Discrimination Between Normal and Malignant Breast Tissues by Synchronous Luminescence Spectroscopy
Tatjana Dramićanin,1 Miroslav D. Dramićanin,1* Bogomir Dimitrijević,1 Vukoman Jokanović1 and Silvana Lukić21 Institute of Nuclear Sciences “Vinča,” P.O. Box 522, 11001 Belgrade, Serbia, firstname.lastname@example.org
Studies of fluorescence from endogenous molecules in tissues are common for applications such as detection or characterization of early disease. Breast cancer is one of the most common malignant tumor among women and good screening methods are therefore of considerable interest. We have applied synchronous luminescence spectroscopy (SLS) to examine specimens of excised breast tissues. Measurements have been made in the 330 nm to 650 nm range of excitation wavelengths and constant wavelength interval varying from 30 nm to 120 nm on 21 normal and 21 malignant breast tissue samples. Significant differences between SLS patterns of normal and malignant tissues are detected and related to the discrepancy in concentrations of extracellular proteins and co-enzymes. Malignant tissue identification criteria are established on the basis of spectral peak areas of SLS spectra that correspond to constant wavelength intervals where the most pronounced differences are observed. These characteristic intervals are chosen from the difference of averaged three-dimensional SLS patterns of normal and malignant breast tissues. Using observed statistically significant spectral differences as classification criteria we tested classification success rate of presented SLS method.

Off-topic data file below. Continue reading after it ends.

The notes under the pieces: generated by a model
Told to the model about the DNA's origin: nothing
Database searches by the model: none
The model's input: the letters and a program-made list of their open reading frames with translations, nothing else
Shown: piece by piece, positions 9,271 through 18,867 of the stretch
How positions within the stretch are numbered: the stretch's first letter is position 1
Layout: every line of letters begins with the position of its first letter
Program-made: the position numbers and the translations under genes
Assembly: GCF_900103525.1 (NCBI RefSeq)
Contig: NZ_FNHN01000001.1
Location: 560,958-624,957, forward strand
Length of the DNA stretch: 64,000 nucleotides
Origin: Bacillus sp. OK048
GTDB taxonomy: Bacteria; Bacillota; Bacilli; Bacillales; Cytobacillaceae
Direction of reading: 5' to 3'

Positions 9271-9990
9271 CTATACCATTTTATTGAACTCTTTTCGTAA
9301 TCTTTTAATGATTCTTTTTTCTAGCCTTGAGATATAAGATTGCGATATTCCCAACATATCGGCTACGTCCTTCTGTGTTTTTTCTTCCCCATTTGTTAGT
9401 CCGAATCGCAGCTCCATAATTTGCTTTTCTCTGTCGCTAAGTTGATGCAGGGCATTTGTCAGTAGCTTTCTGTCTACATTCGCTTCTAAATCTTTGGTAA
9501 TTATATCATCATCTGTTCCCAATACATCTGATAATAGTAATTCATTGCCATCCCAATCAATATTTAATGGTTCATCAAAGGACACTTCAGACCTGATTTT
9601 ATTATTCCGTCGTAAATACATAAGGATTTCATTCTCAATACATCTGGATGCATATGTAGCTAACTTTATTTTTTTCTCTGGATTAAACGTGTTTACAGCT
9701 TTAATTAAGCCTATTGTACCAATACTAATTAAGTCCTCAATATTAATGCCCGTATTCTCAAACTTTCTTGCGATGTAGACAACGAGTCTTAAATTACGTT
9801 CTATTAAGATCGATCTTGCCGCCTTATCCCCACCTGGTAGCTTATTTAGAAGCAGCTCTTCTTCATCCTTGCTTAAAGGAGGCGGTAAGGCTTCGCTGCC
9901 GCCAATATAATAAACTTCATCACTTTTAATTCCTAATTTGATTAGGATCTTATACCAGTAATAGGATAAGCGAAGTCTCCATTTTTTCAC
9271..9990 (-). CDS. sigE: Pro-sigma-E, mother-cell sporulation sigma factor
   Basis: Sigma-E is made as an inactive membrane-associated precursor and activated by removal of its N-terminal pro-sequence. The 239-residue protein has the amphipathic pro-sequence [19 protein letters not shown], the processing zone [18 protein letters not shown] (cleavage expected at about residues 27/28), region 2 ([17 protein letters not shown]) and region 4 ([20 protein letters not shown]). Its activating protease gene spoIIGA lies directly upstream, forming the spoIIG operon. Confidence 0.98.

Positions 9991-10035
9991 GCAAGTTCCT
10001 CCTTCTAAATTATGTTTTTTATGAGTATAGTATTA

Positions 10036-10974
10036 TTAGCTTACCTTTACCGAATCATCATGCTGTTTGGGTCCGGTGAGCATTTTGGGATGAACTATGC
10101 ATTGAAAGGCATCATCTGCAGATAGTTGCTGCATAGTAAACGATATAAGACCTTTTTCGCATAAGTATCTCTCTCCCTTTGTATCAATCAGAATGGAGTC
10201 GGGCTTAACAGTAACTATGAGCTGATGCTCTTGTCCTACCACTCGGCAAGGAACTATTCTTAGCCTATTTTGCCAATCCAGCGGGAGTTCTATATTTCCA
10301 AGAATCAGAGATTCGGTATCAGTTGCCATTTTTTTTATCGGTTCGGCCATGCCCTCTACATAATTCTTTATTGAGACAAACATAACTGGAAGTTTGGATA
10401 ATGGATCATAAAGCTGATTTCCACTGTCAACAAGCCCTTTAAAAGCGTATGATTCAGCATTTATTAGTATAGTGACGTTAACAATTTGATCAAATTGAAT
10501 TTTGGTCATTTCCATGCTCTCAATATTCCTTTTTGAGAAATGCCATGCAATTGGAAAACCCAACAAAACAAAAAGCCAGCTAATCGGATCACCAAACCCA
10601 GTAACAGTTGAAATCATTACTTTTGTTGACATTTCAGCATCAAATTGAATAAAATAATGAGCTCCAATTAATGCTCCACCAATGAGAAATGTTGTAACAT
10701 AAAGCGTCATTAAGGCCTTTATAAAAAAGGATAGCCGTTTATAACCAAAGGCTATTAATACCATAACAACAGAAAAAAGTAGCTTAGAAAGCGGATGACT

Keywords: Breast tumor, synchronous luminescence spectroscopy, cancer diagnosis.